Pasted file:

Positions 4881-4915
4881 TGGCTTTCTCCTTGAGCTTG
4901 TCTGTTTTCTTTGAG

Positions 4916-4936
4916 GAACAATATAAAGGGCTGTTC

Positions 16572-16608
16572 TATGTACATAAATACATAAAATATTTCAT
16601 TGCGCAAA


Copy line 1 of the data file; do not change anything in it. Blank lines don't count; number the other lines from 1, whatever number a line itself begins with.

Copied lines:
Positions 4881-4915